In many ways, we live in “Disney Land”. I’ve thought about some form of that statement at various times for a couple of years now. It first hit me while walking through the Morocco Pavilion in the World Showcase at Disney’s Epcot Center in Orlando. We saved our money and took our family to the resort for the first time during fall break in 2006. One spot I was looking forward to visiting was the Morocco Pavilion. I traveled in Morocco several years ago and found it to be an absolutely beautiful and exotic place. I loved the people, food, the noisy markets, and the beautiful and diverse terrain. I was hoping for my family to get a taste of that experience at Epcot, figuratively and literally.
However, I had entered Morocco by way of the Mohammed V International Airport in Casablanca, traveled by car to Fez and then roamed the streets of the ancient medina before sitting down tired and very hungry to an amazing meal of fresh bread, Tajine, and great wine. Those sharing that meal together were collectively reeling from cross cultural overload. It was one of the most memorable 24hour periods of my life. (I still have the wine cork from this meal on my desk to commemorate this wonderful experience.)
Contrast that with our journey to the Morocco Pavilion at Epcot: We arrived by way of a mono-rail car en route from the station not far from Cinderella’s Castle. We walked under the Spaceship Earth pavilion toward the World Showcase, past Disney versions of Mexico, Norway, China, Germany, Italy, America, and Japan and entered the Morocco pavilion. Behind the facades we found pretty much the same restaurants and shops found throughout the park. The food was overpriced, very poor imitations of the “cuisines” of the respective countries. I had an absolute blast with the family and we all enjoyed our simulation to the fullest. But I found myself thinking that for the same amount of money, we could have actually taken the family to MOROCCO.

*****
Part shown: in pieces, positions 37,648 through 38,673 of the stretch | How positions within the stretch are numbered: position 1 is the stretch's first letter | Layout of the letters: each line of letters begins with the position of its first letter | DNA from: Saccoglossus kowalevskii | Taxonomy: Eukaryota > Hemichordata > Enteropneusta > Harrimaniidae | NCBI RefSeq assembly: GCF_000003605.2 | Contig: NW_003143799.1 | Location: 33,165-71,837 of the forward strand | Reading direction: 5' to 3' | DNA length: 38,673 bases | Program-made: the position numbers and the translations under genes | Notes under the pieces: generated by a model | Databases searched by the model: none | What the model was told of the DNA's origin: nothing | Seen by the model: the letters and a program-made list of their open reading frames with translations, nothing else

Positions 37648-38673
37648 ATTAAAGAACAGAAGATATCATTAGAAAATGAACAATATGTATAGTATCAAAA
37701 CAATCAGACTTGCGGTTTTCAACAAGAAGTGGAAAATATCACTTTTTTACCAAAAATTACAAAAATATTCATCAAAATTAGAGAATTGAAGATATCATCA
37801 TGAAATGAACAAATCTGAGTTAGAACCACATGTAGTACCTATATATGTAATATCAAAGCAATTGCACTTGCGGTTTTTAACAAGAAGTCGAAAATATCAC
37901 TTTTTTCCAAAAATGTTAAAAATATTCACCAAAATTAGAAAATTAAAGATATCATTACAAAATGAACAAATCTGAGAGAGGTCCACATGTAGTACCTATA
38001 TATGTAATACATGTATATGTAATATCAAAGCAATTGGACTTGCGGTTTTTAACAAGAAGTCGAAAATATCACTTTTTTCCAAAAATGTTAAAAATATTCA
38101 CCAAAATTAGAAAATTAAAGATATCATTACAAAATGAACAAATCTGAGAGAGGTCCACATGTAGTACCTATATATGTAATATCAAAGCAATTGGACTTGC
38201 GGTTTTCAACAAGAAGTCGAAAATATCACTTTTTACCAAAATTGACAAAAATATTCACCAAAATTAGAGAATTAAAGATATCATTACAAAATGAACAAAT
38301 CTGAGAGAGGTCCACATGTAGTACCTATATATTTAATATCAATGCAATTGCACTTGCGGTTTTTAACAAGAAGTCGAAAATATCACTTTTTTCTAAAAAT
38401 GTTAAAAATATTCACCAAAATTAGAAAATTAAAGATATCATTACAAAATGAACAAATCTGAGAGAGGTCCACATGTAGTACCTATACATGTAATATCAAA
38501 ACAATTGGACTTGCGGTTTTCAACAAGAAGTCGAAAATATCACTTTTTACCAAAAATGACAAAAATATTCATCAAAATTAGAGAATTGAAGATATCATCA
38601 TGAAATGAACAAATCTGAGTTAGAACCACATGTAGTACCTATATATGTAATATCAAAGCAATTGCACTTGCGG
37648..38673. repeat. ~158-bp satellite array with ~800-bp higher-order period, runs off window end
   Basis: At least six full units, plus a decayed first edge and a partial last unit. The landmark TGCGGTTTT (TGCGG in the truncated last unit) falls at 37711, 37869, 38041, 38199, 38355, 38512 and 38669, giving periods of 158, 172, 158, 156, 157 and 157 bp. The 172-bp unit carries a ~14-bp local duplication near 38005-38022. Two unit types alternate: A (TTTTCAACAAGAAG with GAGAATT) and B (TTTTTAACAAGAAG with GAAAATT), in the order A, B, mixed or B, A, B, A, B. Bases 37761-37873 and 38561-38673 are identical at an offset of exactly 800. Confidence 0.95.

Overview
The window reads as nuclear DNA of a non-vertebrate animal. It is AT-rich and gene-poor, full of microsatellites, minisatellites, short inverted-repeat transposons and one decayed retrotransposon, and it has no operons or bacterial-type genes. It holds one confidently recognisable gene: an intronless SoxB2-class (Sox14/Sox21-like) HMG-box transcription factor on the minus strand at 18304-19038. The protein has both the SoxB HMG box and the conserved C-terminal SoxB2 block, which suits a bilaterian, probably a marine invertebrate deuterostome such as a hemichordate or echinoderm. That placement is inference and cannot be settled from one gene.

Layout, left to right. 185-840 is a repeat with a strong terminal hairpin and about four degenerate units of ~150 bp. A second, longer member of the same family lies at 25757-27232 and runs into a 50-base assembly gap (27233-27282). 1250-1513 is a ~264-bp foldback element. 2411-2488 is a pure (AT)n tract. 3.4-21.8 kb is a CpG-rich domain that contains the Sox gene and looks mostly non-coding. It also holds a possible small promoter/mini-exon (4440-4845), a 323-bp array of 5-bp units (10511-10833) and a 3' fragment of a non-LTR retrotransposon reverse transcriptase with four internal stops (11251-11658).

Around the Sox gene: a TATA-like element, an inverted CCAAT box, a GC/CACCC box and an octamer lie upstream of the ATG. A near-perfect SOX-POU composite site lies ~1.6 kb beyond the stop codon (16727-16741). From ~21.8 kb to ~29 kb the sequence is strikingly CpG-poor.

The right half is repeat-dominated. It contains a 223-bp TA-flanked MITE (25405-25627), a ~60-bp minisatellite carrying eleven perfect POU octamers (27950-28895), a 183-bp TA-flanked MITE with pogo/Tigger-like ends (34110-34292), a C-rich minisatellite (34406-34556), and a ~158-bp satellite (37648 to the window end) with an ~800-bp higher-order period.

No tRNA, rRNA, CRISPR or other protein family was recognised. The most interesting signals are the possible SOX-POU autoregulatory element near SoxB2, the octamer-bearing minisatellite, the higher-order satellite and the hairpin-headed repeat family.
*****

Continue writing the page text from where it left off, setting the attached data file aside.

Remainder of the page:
In a book of daily readings, (365 Tao), Den Ming-Dao wrote, “It is good to have holy places in the world, and it is good for us to go on pilgrimages…To visit a place is minor; to change within yourself is greater. …When it comes to the sacred sites, its better to be a pilgrim than a tourist.” Much of our western culture is geared to create/lure tourists. Think of the simulations of actual experience we encounter everyday: video games rather than actual sports, treadmills rather than sidewalks, restaurants with “family” themes rather than sitting down and eating as a family, “reality” TV programs rather than actual reality, etc. (add some more to the comments if you like)… Simulated experiences can only aspire to be a vehicle for tourism; entertaining to be sure, but never providing opportunity for pilgrimage. (I’m praying that the “Bible Theme Park” doesn’t come to Tennessee).
Elizabeth Barrett Browning wrote:
Earth’s crammed with heaven,
And every common bush aflame with God.
But only those who see take off their shoes.
The rest sit around and pluck blackberries.
By all means, HAVE FUN this summer! Be a tourist! Pick some blackberries! Go to Disney world!! But, plan some time for pilgrimage. It might be a journey all the way to the family dining room, or to the hiking trail around the corner that you know is there but have never visited,…(suggestions welcome!). Take off your shoes! Take notice of the “common bush aflame with God.”